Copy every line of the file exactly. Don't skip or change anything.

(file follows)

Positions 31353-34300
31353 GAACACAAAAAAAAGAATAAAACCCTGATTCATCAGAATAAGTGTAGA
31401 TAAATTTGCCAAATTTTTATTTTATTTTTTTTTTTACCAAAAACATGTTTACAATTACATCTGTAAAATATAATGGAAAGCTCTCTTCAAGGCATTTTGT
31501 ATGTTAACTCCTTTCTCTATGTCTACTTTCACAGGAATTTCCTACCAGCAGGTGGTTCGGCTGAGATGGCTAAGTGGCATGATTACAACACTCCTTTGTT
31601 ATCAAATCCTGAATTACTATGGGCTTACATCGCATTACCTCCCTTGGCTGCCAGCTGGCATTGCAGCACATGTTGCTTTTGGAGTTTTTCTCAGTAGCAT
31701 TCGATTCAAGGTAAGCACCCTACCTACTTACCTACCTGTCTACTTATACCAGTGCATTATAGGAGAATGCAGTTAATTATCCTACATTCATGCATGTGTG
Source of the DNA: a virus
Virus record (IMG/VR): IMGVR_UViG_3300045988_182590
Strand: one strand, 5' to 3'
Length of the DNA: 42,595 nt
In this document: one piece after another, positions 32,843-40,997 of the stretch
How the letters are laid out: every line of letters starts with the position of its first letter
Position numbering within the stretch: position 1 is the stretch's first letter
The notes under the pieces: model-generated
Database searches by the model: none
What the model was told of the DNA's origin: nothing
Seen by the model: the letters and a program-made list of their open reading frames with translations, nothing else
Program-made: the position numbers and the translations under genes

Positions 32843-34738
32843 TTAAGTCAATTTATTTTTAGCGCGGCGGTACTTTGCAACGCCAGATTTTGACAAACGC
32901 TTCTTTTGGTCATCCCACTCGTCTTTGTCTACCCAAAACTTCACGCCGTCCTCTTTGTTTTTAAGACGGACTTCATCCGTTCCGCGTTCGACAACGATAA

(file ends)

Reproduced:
Positions 31353-34300
31353 GAACACAAAAAAAAGAATAAAACCCTGATTCATCAGAATAAGTGTAGA
31401 TAAATTTGCCAAATTTTTATTTTATTTTTTTTTTTACCAAAAACATGTTTACAATTACATCTGTAAAATATAATGGAAAGCTCTCTTCAAGGCATTTTGT
31501 ATGTTAACTCCTTTCTCTATGTCTACTTTCACAGGAATTTCCTACCAGCAGGTGGTTCGGCTGAGATGGCTAAGTGGCATGATTACAACACTCCTTTGTT
31601 ATCAAATCCTGAATTACTATGGGCTTACATCGCATTACCTCCCTTGGCTGCCAGCTGGCATTGCAGCACATGTTGCTTTTGGAGTTTTTCTCAGTAGCAT
31701 TCGATTCAAGGTAAGCACCCTACCTACTTACCTACCTGTCTACTTATACCAGTGCATTATAGGAGAATGCAGTTAATTATCCTACATTCATGCATGTGTG
Source of the DNA: a virus
Virus record (IMG/VR): IMGVR_UViG_3300045988_182590
Strand: one strand, 5' to 3'
Length of the DNA: 42,595 nt
In this document: one piece after another, positions 32,843-40,997 of the stretch
How the letters are laid out: every line of letters starts with the position of its first letter
Position numbering within the stretch: position 1 is the stretch's first letter
The notes under the pieces: model-generated
Database searches by the model: none
What the model was told of the DNA's origin: nothing
Seen by the model: the letters and a program-made list of their open reading frames with translations, nothing else
Program-made: the position numbers and the translations under genes

Positions 32843-34738
32843 TTAAGTCAATTTATTTTTAGCGCGGCGGTACTTTGCAACGCCAGATTTTGACAAACGC
32901 TTCTTTTGGTCATCCCACTCGTCTTTGTCTACCCAAAACTTCACGCCGTCCTCTTTGTTTTTAAGACGGACTTCATCCGTTCCGCGTTCGACAACGATAA